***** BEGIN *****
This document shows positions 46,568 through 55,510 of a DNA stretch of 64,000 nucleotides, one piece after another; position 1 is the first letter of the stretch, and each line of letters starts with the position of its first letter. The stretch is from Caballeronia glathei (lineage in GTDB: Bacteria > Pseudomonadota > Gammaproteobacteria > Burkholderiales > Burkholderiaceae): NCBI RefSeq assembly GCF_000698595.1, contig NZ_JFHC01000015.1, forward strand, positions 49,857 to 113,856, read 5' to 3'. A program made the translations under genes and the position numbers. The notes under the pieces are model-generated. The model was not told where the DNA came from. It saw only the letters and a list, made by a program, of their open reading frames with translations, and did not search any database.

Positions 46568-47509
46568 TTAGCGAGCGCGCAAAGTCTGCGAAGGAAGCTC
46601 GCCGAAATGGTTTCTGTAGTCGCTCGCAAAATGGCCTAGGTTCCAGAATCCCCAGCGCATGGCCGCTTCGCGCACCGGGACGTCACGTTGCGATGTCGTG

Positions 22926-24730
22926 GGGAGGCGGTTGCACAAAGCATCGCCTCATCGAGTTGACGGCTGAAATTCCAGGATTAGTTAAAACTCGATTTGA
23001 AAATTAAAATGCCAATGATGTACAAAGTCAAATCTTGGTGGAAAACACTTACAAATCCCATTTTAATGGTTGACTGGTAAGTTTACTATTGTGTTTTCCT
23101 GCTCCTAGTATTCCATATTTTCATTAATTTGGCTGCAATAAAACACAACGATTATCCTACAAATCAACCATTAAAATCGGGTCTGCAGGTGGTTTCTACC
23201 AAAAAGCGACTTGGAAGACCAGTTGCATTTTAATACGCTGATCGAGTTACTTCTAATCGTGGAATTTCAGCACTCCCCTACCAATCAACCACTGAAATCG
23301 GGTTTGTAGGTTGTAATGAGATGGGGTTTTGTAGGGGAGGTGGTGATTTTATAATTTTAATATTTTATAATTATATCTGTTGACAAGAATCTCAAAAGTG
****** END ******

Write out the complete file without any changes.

This document shows positions 46,568 through 55,510 of a DNA stretch of 64,000 nucleotides, one piece after another; position 1 is the first letter of the stretch, and each line of letters starts with the position of its first letter. The stretch is from Caballeronia glathei (lineage in GTDB: Bacteria > Pseudomonadota > Gammaproteobacteria > Burkholderiales > Burkholderiaceae): NCBI RefSeq assembly GCF_000698595.1, contig NZ_JFHC01000015.1, forward strand, positions 49,857 to 113,856, read 5' to 3'. A program made the translations under genes and the position numbers. The notes under the pieces are model-generated. The model was not told where the DNA came from. It saw only the letters and a list, made by a program, of their open reading frames with translations, and did not search any database.

Positions 46568-47509
46568 TTAGCGAGCGCGCAAAGTCTGCGAAGGAAGCTC
46601 GCCGAAATGGTTTCTGTAGTCGCTCGCAAAATGGCCTAGGTTCCAGAATCCCCAGCGCATGGCCGCTTCGCGCACCGGGACGTCACGTTGCGATGTCGTG

Positions 22926-24730
22926 GGGAGGCGGTTGCACAAAGCATCGCCTCATCGAGTTGACGGCTGAAATTCCAGGATTAGTTAAAACTCGATTTGA
23001 AAATTAAAATGCCAATGATGTACAAAGTCAAATCTTGGTGGAAAACACTTACAAATCCCATTTTAATGGTTGACTGGTAAGTTTACTATTGTGTTTTCCT
23101 GCTCCTAGTATTCCATATTTTCATTAATTTGGCTGCAATAAAACACAACGATTATCCTACAAATCAACCATTAAAATCGGGTCTGCAGGTGGTTTCTACC
23201 AAAAAGCGACTTGGAAGACCAGTTGCATTTTAATACGCTGATCGAGTTACTTCTAATCGTGGAATTTCAGCACTCCCCTACCAATCAACCACTGAAATCG
23301 GGTTTGTAGGTTGTAATGAGATGGGGTTTTGTAGGGGAGGTGGTGATTTTATAATTTTAATATTTTATAATTATATCTGTTGACAAGAATCTCAAAAGTG